Cranbrook and vicinity for llie pnst
week. lie is the same good nalured
chap of old, aiui Isalwiysgood compauy
especially when lie starts on some of his
tales of iravel.
Kd wit nl H.i r wood and wife and little
boy, of I'ort Steele, passed through the
city {Tuesday, Mrs. Harwood anil lhe
hoy will go to Kalispell for a visit and
Mr. Harwood will go to Crystal City on
the Robson toad,
Richard Swain, heller known as
"Knglisli Dick," came in Irom Spokane
Tuesday. He says that he will not remain in Steele this winter, but will
watch the flowers bloom and the bees
labor in southern California.
W. G. Lauchland, the Wardner druggist, came over from lhe hospital Monday on his return to Wardner, He is on
lhe high road to recovery and before he
left town sacrificed bis heaatifnt growth
of lilacs, raised during his illness.
LITTLE  HAPPBNSTANOES
That Have Occurred During the Week Past,
or Will Take Place Later.
The Fort Steele Mercantile company
have received a car of Scblitz Milwaukee
bottled beer.
The Port Steel*-! Mercantile company
will have their slock of groceiies ready
by lhe middle of next week.
Rev. Hall, ofthe Presbyterian chinch,
will hold services at the Perdue block
Sund ty afternoon at 4 o'clock.
The Foil Sleele Mercantile company
will receive in a few days one car of
Walker's whiskey and one car of import
ed liquors,
Leroy Sage has opened a second hand
store on Hanson avenue. Already be
has quite a slock of cols, stoves, kitchen
utensils, etc. He will also sell oats, hay
and wood.
The boys at lhe Bank of Commerce
have received their furniture and are
now at home to their friends. They
will have as couitortableJt'iiarlers as can
be found in Past Kootenay.
A number of friends of Judge Hutchison presented his bride with a substantial check last week as a token of iheir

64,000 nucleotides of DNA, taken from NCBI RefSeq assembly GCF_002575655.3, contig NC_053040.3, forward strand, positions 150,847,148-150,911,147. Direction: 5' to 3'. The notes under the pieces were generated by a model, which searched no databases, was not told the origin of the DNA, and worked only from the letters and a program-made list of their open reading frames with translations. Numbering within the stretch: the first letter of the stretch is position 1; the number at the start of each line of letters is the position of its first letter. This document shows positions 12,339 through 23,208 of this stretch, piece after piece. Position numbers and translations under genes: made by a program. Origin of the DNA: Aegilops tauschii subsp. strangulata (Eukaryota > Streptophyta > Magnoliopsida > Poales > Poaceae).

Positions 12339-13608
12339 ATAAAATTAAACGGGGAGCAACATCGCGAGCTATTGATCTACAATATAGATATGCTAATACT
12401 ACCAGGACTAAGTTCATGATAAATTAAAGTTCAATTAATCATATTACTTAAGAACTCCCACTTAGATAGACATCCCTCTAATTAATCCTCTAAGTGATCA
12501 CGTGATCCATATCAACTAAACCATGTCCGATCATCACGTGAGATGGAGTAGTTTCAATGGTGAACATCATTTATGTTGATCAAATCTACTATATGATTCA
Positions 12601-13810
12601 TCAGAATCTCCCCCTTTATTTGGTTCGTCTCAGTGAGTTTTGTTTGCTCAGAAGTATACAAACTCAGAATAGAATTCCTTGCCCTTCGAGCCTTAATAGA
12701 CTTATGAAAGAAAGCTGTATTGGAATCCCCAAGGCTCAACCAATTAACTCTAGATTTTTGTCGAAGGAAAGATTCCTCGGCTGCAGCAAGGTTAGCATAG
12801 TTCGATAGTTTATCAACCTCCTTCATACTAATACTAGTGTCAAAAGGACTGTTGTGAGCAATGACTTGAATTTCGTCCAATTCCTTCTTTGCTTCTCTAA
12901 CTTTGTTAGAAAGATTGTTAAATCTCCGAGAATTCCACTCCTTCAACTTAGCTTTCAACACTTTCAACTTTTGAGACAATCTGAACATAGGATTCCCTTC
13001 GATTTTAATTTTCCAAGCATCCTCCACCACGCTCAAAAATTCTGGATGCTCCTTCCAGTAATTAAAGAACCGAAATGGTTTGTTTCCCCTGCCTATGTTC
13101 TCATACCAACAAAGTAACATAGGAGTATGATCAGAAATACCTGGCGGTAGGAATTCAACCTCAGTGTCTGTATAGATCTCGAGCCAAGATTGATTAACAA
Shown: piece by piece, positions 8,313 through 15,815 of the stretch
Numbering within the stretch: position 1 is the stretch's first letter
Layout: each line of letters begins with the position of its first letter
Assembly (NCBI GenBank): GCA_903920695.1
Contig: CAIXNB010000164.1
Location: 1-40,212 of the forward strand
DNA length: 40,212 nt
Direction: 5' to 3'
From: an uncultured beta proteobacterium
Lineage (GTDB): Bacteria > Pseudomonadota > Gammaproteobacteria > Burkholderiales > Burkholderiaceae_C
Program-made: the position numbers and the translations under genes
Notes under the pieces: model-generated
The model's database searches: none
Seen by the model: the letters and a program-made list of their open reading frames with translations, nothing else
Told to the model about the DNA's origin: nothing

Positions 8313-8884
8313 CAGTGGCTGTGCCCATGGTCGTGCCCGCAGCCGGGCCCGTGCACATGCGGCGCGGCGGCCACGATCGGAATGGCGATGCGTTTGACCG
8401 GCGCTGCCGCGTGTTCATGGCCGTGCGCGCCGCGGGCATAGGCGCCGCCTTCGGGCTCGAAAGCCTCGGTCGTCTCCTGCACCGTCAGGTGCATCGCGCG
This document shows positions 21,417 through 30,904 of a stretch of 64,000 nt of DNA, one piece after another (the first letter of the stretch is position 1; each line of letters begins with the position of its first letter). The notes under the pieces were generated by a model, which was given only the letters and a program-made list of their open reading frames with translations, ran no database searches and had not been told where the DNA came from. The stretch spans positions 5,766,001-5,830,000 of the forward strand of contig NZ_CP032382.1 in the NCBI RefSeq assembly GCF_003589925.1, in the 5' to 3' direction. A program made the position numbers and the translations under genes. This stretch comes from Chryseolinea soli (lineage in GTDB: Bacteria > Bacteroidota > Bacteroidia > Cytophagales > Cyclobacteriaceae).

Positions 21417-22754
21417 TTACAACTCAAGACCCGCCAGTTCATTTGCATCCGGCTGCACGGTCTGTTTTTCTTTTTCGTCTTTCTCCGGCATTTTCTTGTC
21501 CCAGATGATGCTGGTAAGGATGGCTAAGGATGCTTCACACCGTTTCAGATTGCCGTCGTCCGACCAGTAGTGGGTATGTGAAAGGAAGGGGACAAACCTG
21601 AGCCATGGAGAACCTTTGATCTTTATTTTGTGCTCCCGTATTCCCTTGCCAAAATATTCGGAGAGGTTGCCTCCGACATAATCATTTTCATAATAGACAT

esteem for the judge aud the wisdom ol
his choice iu the matrimonial line.
Landlord Kaake, of tlle Commercial
hotel, has worked a woiideiful chaiigi
his place. Carpenters, painters nnd
paper hangers have been busy the pnst
two weeks antl have made his hotel a
most attractive place.
Ci. IL Gilpllis store iu the Hanson
block was opened for business last week,
with U. S Fra/.ell in charge. He is get-
I ting his large slock iu «hnpe as rapidly
as possible, ami will have one of the finest looking places iu Uast Kootenay
when through.
Sherlock & Brenner have opened
their store and already are doing a good
business, although tbey are not yel
straightened around. Mr, Bremuer,
who is in charge, is a business man of
lung experience, and his goods aie firsl
class in every respect.
Advices have been received by Postmaster Itcattie to the effect that hereafter mail will he received and sent out
over the Crows Nest line as follows: Ai
rive Monday and Friday nights; depart
Tuesday and Saturday mornings. The
office will be closed at 7 p. hi. and letters should be mailed before that time.
James drier, the contractor, has his
hands full these days. He has just beeu
given the contract for the new building
tbat is being erecti-d by M. Mclutiea St
Co. He is also finishing up the blocks
erected by the Drewry Brewing company
and the Pott Steele Mercantile company.
He ii building n slaughter house fir Mr.
Mclnnea nt.d is figuring on a few other
buildings besides. Mr. Crier is a hustler ami he seems to kunw how to give
salisf clloti to the people froth whom he
serines contracts.
ALL   AROUND   THE   WORLD.
Interesting Notes of News Prom the Four
Quarters.
Japanese papers urge that more damages be demanded from Hawaii.
Polatoe Patch'1 Pingree has been
nominated for governor of Michigan.
The American flag was raised in Havana on the -iHii for the first time.
Aid. George McMui rich is a candidate
for the mayoralty cf Tot on to for 1899.
Governor Powers, of Maine, and his
staff visited the St. John, N. 11., exhibition.
The Spreckles will build a railroad in
California lo compete wilh the Southern
Pacific.
The Manitoba government has voted
■ftooo lo tbe sufferers by the New Westminster fne.
The mushroom mining village of
Briikley Hay, B, C, was destroyed by
fire recently.
The iron mines in Hastings county,
Ont,, are to be worked more extensively
iu the near future.
Dreadful conditions prevail at Matan*
zas, Cuba. Tlie people are dying in the
slreets fiom starvation.